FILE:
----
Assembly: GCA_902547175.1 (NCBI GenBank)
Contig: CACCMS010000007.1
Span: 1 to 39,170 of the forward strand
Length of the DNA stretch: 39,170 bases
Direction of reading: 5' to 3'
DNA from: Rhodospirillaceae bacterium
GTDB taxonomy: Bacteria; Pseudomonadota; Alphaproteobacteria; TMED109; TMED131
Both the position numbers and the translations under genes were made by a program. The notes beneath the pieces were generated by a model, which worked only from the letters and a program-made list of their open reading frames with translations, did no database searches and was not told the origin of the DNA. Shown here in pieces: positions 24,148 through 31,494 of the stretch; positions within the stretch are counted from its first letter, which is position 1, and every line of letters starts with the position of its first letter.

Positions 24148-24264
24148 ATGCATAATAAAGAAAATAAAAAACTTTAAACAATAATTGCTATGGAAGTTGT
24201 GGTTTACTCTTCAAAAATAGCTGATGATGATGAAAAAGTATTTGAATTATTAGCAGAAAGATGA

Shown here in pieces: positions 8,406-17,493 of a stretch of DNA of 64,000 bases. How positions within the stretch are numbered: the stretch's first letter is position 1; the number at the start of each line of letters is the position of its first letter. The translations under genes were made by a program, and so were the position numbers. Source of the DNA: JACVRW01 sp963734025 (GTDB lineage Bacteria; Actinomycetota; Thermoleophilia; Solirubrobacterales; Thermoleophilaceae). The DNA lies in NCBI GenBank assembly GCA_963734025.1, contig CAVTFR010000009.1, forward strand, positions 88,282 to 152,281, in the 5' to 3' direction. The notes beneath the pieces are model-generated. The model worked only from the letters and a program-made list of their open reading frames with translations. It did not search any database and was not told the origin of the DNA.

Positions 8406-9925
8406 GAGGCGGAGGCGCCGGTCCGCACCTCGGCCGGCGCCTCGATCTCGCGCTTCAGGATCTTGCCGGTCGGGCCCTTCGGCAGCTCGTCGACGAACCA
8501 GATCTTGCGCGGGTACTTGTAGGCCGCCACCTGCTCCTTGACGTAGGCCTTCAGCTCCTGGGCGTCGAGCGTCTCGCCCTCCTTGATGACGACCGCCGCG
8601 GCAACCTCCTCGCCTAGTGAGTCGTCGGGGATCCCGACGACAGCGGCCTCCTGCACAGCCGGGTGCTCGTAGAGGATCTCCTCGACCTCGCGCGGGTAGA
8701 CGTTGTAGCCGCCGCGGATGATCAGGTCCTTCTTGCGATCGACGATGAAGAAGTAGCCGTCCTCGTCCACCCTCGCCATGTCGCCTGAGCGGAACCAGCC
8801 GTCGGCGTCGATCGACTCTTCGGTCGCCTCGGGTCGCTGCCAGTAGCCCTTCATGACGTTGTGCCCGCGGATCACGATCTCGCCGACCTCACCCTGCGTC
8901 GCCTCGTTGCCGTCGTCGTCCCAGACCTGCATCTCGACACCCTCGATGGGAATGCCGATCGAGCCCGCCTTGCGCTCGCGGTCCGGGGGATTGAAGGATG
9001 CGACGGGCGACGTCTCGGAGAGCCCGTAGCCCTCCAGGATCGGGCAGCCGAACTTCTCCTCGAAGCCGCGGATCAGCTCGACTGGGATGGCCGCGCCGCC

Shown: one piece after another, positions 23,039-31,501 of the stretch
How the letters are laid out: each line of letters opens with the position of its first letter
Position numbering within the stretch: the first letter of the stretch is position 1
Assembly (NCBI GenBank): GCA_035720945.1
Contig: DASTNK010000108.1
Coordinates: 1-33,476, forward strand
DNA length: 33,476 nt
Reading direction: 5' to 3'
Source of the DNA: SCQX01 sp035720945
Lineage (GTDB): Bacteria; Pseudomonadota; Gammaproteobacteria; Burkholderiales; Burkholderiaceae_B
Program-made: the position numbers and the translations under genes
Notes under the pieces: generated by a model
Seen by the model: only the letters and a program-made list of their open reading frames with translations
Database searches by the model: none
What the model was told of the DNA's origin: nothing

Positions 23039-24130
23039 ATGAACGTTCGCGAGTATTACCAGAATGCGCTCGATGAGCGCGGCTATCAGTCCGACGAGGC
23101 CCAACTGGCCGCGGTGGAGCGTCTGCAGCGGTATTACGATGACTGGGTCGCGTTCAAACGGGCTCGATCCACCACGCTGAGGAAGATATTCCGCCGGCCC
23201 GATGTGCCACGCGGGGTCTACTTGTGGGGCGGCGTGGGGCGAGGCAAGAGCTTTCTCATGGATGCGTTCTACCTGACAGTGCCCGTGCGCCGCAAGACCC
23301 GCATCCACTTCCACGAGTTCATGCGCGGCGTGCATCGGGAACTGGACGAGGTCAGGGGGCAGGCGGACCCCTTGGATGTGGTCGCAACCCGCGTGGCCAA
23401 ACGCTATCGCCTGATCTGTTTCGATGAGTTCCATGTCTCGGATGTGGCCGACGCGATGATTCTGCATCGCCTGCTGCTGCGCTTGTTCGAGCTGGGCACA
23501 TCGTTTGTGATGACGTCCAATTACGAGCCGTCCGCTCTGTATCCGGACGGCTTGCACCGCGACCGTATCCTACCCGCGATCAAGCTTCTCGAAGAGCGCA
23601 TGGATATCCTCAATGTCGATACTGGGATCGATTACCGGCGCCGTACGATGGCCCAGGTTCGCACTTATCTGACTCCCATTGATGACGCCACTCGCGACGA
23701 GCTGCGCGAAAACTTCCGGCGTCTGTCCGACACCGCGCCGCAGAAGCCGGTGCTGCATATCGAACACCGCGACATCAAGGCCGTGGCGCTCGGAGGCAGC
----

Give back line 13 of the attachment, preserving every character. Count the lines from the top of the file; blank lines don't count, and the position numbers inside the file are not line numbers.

Positions 8406-9925